Australia and New Zealand got it right. They got everybody vaccinated with RNA vaccines then dropped government restrictions – and their health care systems were able to deal with the rush of Covid cases. US got it wrong with over a million dead. China got it wrong with continuing a policy that is doomed to eventually fail and will harm the economy both short- and long-term.

          3. Moses Herzog

            @ Ivan
            You stated it exceptionally well, I have to say. But if I had a small bone of contention to pick, it’s that they could/should have been more accepting of receiving foreign/western vaccines. And Menzie or anyone can correct me here, but based on pretty bad relations recently, I thought America and other western nations made a pretty good effort to give them better vaccines than China’s domestically made ones. That’s human lives unnecessarily lost , and a lot of suffering even if no one in “your” (Chinese) family died, sitting in an apartment home with no food and dying of boredom with no social stimulation.

            It’s a lot of societal pain just so Chinese officials can sit around going “Well, at least we didn’t take any pity handouts from those bastard westerners”. Is that worth it?!?!?!?!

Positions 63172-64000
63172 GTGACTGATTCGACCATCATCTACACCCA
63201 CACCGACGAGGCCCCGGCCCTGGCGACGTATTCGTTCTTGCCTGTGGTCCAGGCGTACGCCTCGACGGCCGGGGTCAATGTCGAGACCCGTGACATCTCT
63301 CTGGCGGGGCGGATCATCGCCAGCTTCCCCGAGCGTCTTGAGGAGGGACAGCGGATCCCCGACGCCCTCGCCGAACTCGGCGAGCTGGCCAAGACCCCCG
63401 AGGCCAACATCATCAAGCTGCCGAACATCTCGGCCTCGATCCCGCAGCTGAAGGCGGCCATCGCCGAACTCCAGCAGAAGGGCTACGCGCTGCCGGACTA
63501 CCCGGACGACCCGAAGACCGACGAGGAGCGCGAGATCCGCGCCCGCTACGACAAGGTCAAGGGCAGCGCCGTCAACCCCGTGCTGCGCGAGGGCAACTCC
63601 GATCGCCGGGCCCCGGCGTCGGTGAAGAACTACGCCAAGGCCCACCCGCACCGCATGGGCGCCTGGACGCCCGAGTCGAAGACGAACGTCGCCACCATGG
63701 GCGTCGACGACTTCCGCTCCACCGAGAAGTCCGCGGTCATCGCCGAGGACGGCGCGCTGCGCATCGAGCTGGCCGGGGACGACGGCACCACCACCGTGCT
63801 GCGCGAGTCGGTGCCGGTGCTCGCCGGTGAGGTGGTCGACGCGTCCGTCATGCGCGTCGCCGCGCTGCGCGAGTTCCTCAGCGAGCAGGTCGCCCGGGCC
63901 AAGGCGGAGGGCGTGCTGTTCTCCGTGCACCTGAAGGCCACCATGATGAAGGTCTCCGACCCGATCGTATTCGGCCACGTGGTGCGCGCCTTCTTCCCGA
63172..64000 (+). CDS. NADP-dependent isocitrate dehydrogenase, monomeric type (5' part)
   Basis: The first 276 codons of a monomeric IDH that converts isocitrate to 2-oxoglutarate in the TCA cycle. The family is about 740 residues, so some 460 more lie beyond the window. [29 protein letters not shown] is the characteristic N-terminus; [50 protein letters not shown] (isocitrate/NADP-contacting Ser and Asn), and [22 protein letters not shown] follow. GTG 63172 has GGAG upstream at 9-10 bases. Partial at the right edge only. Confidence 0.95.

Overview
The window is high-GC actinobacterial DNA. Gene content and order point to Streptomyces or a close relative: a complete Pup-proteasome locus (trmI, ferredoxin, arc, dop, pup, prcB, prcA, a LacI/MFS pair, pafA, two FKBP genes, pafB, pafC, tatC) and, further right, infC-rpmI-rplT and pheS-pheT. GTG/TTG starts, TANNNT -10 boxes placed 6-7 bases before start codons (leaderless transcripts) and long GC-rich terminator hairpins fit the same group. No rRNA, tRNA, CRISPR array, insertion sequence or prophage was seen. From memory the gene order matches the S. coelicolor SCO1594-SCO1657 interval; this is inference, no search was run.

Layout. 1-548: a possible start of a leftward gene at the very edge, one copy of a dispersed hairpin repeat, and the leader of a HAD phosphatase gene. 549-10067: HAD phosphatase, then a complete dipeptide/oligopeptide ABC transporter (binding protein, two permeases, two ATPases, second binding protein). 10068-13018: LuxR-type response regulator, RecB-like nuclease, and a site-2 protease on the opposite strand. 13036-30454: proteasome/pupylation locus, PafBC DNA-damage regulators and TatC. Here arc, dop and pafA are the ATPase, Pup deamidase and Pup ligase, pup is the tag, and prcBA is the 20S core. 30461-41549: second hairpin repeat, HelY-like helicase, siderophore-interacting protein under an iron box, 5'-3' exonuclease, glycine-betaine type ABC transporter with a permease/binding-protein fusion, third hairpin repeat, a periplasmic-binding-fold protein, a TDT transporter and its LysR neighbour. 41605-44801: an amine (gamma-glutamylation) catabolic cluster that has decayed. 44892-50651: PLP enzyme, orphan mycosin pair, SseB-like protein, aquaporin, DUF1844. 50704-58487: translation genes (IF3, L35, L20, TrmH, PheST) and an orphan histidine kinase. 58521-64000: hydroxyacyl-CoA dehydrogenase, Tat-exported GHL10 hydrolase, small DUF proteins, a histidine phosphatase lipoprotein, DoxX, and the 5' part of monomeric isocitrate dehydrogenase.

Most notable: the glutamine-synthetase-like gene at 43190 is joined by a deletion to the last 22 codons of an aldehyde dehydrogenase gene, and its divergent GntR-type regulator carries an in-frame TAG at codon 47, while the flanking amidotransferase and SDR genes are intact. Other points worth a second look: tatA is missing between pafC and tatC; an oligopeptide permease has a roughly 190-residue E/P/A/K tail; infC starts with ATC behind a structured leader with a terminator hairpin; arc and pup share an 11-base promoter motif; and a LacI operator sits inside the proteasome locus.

1. Macroduck

    Just gandering at the chart, this appears to be the same magnitude of decline as after the 2014 invasion of Ukraine, over a shorter period. Back then, Russia’s troubles from sanctions were compounded by a sharp fall in world oil prices. Oil is down considerably less this time. This round of sanctions are working pretty well to weaken Russia’s economy.

    Reply
  2. genauer

    Sooo,

    the Sanctions are working great, reducing living standards, ….. in Germany and other EU countries.

    Russia enjoys a trade surplus of some 6.8%, versus the US 2.x % deficit (from the top of my head),
    because all oil and gas not bought by the, are now bought by India and China.

    And the consequences of the US and EU threats are that OPEC+ now reduces output, increasing prices.